can create soma inside ourselves. It’s culti-
vated through meditation and through lunar
sadhana [practice],” Rea says.
continued on page 94

78   yo gaj o u r n a l .co m december 2011

flow and glow

Practice along with Shiva

Rea: Watch her demonstrate
the full sequence online!

(Salutation Seal), variation (Heart-Opening Pose) (Lunar Standing Forward Bend)

Move into a lunar state: Step Inhale, open the arms wide. Fold forward, keeping the knees
your feet hip-width apart, turn Exhale, hands to sacrum. Inhale, soft and the neck relaxed. Bring
your palms up, and join your draw your heart and belly up. chest to thighs with palms facing
pinkies together in a mudra of Move between this pose and the sky. Allow tension to release
letting go and inward listening. Lunar Uttanasana 3 times. through your spine.

Transition to Sahaja SAHAJA ARDHA MALASANA High Lunge

Ardha Malasana (Spontaneous Flowing Half Squat)

Exhale as you turn your Inhale, bend your left knee, extend your right leg. Spine stays Turn toward your
whole body counterclock- long. Exhale, gather energy from your inner legs to your pelvic left leg to come
wise until you are standing floor. Inhale, shift to the other side with the same awareness. into a High Lunge,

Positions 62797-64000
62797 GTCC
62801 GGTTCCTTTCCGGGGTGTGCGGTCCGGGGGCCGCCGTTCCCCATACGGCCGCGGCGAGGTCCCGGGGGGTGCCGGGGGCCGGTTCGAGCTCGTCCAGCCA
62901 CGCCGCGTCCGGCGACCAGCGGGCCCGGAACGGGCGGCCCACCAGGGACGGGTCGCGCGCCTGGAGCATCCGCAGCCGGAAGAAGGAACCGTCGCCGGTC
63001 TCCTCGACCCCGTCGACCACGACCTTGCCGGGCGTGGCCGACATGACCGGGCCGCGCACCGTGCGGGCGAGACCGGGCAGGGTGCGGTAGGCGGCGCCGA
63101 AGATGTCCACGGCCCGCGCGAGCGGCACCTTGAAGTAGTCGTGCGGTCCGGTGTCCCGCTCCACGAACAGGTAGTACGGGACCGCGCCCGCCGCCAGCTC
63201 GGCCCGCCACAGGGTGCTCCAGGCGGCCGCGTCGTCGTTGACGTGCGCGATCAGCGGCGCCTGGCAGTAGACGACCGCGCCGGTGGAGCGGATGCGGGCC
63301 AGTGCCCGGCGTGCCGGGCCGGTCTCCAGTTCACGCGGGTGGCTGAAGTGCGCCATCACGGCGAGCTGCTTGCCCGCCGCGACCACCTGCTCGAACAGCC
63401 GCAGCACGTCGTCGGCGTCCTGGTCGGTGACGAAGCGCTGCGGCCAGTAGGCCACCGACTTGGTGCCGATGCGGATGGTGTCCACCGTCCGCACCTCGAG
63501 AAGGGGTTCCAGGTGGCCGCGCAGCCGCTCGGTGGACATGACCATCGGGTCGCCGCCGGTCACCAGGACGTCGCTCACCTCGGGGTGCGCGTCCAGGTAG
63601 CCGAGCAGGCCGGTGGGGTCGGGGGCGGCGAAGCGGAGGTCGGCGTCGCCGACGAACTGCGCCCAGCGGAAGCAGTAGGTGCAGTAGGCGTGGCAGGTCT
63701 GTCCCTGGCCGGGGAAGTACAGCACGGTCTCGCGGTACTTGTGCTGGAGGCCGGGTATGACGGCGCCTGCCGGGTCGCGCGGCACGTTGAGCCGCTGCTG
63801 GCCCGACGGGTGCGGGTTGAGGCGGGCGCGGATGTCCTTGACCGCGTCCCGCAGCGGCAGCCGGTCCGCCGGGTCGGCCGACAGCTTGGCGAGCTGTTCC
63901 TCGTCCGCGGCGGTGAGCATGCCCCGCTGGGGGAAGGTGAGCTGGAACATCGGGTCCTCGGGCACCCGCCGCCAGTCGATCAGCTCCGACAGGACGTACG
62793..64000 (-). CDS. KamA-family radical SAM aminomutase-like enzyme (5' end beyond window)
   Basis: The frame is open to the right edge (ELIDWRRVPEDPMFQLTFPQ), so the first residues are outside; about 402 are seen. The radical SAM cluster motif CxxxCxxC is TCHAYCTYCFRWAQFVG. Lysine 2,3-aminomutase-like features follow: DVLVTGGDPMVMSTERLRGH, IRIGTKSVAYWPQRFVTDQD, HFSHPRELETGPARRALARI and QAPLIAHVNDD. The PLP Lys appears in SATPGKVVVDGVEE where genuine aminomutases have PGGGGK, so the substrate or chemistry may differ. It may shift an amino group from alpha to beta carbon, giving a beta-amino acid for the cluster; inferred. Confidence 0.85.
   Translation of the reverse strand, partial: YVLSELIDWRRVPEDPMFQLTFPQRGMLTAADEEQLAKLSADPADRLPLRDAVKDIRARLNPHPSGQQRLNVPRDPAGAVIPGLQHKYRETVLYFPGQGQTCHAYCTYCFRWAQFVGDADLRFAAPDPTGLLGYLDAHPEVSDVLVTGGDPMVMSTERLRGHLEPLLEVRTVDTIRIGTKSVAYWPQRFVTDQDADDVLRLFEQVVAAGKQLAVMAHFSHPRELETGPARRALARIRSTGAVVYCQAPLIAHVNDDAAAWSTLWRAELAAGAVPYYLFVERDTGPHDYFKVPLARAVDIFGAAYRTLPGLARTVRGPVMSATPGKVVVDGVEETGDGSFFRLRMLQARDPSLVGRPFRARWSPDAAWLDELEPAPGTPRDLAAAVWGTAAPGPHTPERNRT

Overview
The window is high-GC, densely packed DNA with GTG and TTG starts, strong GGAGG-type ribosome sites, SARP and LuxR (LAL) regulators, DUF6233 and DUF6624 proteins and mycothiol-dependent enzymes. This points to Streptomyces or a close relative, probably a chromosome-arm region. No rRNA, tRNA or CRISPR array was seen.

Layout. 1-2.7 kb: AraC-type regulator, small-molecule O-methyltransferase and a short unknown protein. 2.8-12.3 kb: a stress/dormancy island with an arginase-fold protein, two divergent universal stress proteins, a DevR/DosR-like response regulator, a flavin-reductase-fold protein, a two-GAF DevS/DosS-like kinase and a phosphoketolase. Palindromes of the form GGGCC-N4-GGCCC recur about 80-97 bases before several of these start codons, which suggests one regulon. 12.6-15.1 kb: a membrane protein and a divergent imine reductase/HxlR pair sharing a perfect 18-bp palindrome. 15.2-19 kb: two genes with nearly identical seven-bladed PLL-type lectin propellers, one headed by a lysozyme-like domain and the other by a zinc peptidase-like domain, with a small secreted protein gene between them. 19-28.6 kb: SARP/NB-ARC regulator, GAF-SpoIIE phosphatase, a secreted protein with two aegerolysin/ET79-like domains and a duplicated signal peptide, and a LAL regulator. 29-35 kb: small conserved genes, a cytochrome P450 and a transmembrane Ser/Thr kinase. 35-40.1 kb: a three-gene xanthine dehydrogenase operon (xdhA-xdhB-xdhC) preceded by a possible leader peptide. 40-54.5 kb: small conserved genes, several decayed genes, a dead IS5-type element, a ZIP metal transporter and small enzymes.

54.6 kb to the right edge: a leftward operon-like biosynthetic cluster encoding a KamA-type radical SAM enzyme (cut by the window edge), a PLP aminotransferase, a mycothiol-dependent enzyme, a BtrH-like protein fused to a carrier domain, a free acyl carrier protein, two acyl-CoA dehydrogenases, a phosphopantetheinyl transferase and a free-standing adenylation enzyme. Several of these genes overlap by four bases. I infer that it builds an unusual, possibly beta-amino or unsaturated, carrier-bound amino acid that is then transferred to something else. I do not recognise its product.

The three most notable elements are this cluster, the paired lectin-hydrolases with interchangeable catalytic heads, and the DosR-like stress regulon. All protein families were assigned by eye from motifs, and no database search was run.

with your feet wide and Now flow back and forth twice more, sweeping your arms and and get ready for
parallel to one another. torso in a spontaneous flow, like seaweed in the ocean. a lunar vinyasa.

Svananada Three-Legged Downward Dog High Lunge

(Bliss-Filled Downward Dog)

Exhale, flow into Down Dog with a lunar Pause in neutral Down Dog. Inhale, extend Inhale in the lunge. Exhale, walk
feeling. Pedal the heels, moving freely your right leg to the sky, then exhale and your right foot forward to the
through the hips and spine. Release lower it down next to the left foot. Inhale, top of the mat, swaying your
your jaw, let your neck move freely, feel extend the left leg to the sky. Exhale, bring hips slowly from side to side in a
the self-generated bliss of a liberated dog. it forward into a High Lunge. slow saunter with relaxed energy.
(Nectar of the Moon Flowing Vinyasa I)